Asian insurtech funding takes offJuly 15 2016 by Nick Ferguson
Old-school banks and insurers are struggling in a world of rising regulatory costs, weak investment returns and economic stagnation. But optimism still exists, notably at the convergence of emerging-market growth and technological innovation.
Funding for fintech ventures in Asia, particularly China and India, is rising steeply as investors bet on the potential for technology startups in some of the world’s fastest-growing economies. Last year, Asian fintech startups raised a total of US$4.5 billion (more than the previous four years combined) on 130 deals, according to research by CB Insights and KPMG.
China absorbed more than half of this funding as mega-rounds to the likes of Dianrong and Lu.com attracted more than US$2.6 billion, while funding for Indian fintech firms jumped past US$1 billion for the first time.
“Asia, and especially China, benefited from the presence of local corporations both in tech and financial services such as Alibaba, Tencent, and Ping An, all of which become increasingly active investing in and building services in fintech,” according to Anand Sanwal, CEO of CB Insights. “Combined with the participation of hedge funds and banks, Asian fintech companies enjoyed a somewhat unprecedented funding environment.”
More than half of all fintech investment in the first quarter of this year went to Asia-Pacific companies, according to Accenture. Insurance ventures account for a small share of this funding, but it is growing fast.
Notable deals so far this year include more than US$75 million of funding for Huize Insurance, Xishan Information Technology and Trov.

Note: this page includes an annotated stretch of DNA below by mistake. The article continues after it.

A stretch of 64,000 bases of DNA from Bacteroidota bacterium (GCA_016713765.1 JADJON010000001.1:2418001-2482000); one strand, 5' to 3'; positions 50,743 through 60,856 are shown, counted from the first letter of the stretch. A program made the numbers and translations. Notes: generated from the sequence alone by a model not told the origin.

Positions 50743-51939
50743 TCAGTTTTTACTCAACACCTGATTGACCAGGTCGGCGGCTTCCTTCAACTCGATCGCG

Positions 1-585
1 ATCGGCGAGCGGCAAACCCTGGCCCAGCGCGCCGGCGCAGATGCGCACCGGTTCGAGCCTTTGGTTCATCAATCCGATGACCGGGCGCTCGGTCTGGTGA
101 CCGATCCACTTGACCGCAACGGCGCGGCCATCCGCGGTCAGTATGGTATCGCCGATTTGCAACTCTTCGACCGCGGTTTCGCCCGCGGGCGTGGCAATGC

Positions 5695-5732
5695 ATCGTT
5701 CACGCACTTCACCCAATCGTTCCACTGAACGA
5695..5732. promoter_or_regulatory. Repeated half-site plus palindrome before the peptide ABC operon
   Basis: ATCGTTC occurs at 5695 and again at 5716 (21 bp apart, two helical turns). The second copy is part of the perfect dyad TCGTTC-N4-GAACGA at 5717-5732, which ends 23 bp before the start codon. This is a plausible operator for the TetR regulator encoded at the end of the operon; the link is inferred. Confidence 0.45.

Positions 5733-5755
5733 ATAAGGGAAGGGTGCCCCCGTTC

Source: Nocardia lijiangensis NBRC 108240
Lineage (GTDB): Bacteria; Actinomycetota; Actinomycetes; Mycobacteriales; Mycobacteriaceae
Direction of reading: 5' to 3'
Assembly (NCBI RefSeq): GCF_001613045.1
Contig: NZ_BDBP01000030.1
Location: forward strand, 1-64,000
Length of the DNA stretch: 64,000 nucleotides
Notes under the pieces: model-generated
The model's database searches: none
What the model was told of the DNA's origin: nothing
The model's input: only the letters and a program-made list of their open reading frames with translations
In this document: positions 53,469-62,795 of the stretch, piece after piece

Shenzhen’s Huize is an online insurance agency platform that connects an internal system of more than 60 insurance companies, allowing consumers to compare and purchase more than 700 insurance products according to their risk preferences. Based in Jiaxing, Ping An-backed Xishan Information Technology operates Datebao.com, a discount insurance e-tailer, providing high value insurance products. Trov is an on-demand insurance platform that launched in Australia this year.
Globally, there have been significant insurtech deals for Oscar Health, Next Insurance, Lemonade and Slice Labs.
“Greater globalisation of the insurtech industry will be good news for insurers — especially global insurers,” says John Cusano, Accenture’s senior managing director of global insurance, in a recent blog post. “It will increase venture investment opportunities for big carriers, accelerate the development of new insurance solutions and increase the availability of localised products and services.”
However, Cusano warns that insurers cannot afford to be complacent about the challenges they face.
“Fintech investors realise that the insurance industry is ripe for disruption,” he says. “It lags other sectors, notably the banking industry, in adopting digital technology. Insurers need to up their spending on innovation to ward off rising competition and lure much-needed new customers.”
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